On Christmas Day in 2011 Jason and Eilene Franks received a gift unlike any other – the birth of their son Hudson. Shortly after welcoming Hudson into the world, the couple learned that Hudson would live his life with Down syndrome.
“We didn’t have an absolute diagnosis until Hudson was born,” Eilene said. “I remember Hudson being in the NICU and the social worker at the hospital giving us some information about DSACO.”
A couple of days after Jason and Eilene brought Hudson home from the hospital, they attended their first DSACO new parents breakfast. There, they were welcomed into the group with open arms.
“Going to that breakfast was exactly what we needed,” Eilene said. “I needed a mom to hug me and to tell me that ‘your life is going to be awesome, Hudson’s life is going to be awesome.’”
In addition to an abundance of hugs, the Franks appreciated receiving a “ton of information,” on a variety of issues related to being parent of a child with Down syndrome. Eilene also recalled seeing parents with older children, including one who was about to graduate.
“Things are going to be okay.”
That thought first occurred to Eilene during that initial DSACO new parent breakfast.
“I remember one mom telling me that it was time for her daughter to move out,” Eilene said. “That it was time to for her to experience life and gain some independence. That morning gave us a lot of hope for Hudson’s future.”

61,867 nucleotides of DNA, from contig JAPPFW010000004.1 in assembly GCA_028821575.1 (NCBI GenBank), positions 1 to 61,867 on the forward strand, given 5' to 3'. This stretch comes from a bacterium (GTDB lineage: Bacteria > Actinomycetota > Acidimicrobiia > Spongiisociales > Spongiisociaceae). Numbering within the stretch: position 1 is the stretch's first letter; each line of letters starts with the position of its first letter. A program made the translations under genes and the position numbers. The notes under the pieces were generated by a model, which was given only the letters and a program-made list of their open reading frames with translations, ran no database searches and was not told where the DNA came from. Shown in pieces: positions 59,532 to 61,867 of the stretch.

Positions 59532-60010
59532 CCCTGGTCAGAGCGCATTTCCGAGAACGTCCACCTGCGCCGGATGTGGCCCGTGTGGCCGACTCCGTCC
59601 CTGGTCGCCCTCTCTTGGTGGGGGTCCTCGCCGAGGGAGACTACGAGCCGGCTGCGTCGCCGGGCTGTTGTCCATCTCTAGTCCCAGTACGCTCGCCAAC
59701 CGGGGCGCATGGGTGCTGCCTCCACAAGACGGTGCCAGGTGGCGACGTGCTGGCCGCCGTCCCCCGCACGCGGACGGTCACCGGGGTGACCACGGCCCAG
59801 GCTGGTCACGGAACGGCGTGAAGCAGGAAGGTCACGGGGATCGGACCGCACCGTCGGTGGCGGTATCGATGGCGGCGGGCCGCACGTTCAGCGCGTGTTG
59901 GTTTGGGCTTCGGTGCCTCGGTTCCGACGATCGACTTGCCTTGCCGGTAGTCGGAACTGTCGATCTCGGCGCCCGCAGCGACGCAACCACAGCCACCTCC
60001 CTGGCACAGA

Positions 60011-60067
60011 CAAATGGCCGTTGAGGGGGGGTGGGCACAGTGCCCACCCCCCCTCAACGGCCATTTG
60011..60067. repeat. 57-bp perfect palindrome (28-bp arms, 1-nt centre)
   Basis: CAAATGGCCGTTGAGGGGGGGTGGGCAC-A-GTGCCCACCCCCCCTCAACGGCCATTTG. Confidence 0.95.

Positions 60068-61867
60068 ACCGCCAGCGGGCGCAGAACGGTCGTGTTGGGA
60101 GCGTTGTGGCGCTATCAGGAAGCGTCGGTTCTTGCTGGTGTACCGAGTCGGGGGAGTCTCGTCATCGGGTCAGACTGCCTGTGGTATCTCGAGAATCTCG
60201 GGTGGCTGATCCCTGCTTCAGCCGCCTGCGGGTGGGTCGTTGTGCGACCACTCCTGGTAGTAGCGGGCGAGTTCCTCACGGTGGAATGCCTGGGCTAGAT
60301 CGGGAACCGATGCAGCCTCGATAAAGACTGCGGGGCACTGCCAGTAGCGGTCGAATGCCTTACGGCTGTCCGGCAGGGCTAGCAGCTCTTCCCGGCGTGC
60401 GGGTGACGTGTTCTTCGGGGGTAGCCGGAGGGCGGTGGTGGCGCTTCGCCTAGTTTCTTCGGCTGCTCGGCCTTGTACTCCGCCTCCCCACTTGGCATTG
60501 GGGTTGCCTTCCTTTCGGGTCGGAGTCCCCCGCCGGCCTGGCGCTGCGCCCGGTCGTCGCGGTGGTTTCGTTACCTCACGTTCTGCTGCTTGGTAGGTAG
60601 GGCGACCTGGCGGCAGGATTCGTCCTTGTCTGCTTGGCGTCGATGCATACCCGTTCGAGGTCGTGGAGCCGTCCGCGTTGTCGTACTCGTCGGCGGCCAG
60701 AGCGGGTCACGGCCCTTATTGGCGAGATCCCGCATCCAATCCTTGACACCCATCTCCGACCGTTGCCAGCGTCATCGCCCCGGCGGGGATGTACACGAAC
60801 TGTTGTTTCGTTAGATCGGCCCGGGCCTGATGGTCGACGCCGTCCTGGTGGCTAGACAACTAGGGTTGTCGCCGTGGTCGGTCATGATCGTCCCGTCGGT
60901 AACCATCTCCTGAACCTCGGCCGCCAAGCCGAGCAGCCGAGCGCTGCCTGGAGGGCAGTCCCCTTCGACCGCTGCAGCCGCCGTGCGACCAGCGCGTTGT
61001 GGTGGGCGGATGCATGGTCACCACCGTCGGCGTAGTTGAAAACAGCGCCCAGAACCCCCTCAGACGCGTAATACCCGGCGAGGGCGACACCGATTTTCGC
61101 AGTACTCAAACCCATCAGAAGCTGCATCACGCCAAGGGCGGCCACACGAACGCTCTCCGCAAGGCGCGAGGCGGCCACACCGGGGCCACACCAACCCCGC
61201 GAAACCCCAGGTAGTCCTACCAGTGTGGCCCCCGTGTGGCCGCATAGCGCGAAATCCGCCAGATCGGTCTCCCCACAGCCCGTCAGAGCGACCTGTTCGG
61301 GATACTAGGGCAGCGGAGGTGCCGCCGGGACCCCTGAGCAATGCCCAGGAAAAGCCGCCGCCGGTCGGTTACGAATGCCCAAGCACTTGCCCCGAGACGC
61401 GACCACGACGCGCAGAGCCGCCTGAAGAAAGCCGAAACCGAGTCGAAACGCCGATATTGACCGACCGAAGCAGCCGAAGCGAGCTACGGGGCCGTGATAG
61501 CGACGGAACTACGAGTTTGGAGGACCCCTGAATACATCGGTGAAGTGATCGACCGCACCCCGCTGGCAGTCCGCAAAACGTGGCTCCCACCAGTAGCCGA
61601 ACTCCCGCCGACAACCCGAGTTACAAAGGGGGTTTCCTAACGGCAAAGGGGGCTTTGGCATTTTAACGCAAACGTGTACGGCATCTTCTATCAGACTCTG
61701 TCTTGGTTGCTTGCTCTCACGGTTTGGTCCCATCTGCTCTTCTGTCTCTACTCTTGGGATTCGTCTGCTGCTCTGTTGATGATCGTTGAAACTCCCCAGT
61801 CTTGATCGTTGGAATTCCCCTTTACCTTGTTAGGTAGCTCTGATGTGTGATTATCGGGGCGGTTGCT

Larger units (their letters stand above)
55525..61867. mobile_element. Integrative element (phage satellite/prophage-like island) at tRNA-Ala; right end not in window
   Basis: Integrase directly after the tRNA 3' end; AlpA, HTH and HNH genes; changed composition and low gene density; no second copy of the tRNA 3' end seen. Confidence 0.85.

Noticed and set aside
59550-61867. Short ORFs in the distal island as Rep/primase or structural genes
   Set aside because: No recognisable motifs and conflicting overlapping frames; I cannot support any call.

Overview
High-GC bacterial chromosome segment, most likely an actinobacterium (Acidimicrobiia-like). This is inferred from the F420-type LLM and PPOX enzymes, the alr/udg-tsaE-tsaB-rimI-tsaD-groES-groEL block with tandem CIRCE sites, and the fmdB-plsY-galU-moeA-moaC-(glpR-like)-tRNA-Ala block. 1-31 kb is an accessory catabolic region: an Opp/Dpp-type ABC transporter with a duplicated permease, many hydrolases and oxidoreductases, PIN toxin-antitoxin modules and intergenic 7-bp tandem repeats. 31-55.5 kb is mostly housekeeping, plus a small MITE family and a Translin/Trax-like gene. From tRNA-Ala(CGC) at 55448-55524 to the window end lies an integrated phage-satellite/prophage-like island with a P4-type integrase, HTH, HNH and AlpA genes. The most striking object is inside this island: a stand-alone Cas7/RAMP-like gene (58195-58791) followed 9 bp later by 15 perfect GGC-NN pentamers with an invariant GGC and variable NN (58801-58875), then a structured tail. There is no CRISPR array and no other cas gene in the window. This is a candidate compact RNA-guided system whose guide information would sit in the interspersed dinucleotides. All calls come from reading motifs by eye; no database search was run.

Years later, as Hudson approaches school age, Eilene relies on the DSACO network to help her get through tough days.
“Most of the time all that I need to hear someone else say is ‘I get it,’” Eilene said. “It’s so comforting to have this group of close friends that I know that we’re going to live life with.”
DSACO scholarships have afforded Jason and Eilene the opportunity to attend two annual conventions of the National Down Syndrome Society, one in
Denver and another in Indianapolis. Here, they met other Down syndrome families from all over the world and continued learning.
“Attending the national conventions taught us to take Hudson’s life one step at a time,” Eilene said.
Eilene said that she and Jason hope those steps include Hudson finding a calling that he’s passionate about and for him to thrive in that area.
“We hope that he has a job that he enjoys, that he finds someone and gets married and that he lives life as independently as possible,” Eilene
said. “Many parents facing this first think ‘He’ll never do this or those really aren’t his dreams.’ But like with any child, you have to let them find their interests help them along the way.”